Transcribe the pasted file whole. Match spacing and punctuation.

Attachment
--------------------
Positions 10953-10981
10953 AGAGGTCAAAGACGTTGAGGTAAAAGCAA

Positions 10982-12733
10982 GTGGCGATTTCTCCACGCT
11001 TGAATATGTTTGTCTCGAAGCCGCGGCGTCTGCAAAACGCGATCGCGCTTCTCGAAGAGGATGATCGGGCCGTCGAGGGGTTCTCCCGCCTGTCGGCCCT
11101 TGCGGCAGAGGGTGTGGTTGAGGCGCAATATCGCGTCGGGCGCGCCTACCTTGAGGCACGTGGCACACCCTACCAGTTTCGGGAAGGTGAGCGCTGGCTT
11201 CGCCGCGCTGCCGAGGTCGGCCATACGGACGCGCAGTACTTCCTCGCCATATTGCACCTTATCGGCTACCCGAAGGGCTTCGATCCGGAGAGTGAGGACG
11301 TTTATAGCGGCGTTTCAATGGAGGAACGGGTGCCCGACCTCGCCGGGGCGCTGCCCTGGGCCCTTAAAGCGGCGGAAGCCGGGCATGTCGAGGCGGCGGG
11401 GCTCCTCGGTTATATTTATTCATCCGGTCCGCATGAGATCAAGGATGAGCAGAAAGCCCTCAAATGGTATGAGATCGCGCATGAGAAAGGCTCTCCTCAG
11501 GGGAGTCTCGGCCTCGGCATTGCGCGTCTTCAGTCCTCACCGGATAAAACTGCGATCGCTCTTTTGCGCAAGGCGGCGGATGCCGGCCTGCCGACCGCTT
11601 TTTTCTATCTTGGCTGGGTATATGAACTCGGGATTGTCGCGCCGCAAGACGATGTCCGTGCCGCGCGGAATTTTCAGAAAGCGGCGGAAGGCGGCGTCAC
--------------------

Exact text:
Positions 10953-10981
10953 AGAGGTCAAAGACGTTGAGGTAAAAGCAA

Positions 10982-12733
10982 GTGGCGATTTCTCCACGCT
11001 TGAATATGTTTGTCTCGAAGCCGCGGCGTCTGCAAAACGCGATCGCGCTTCTCGAAGAGGATGATCGGGCCGTCGAGGGGTTCTCCCGCCTGTCGGCCCT
11101 TGCGGCAGAGGGTGTGGTTGAGGCGCAATATCGCGTCGGGCGCGCCTACCTTGAGGCACGTGGCACACCCTACCAGTTTCGGGAAGGTGAGCGCTGGCTT
11201 CGCCGCGCTGCCGAGGTCGGCCATACGGACGCGCAGTACTTCCTCGCCATATTGCACCTTATCGGCTACCCGAAGGGCTTCGATCCGGAGAGTGAGGACG
11301 TTTATAGCGGCGTTTCAATGGAGGAACGGGTGCCCGACCTCGCCGGGGCGCTGCCCTGGGCCCTTAAAGCGGCGGAAGCCGGGCATGTCGAGGCGGCGGG
11401 GCTCCTCGGTTATATTTATTCATCCGGTCCGCATGAGATCAAGGATGAGCAGAAAGCCCTCAAATGGTATGAGATCGCGCATGAGAAAGGCTCTCCTCAG
11501 GGGAGTCTCGGCCTCGGCATTGCGCGTCTTCAGTCCTCACCGGATAAAACTGCGATCGCTCTTTTGCGCAAGGCGGCGGATGCCGGCCTGCCGACCGCTT
11601 TTTTCTATCTTGGCTGGGTATATGAACTCGGGATTGTCGCGCCGCAAGACGATGTCCGTGCCGCGCGGAATTTTCAGAAAGCGGCGGAAGGCGGCGTCAC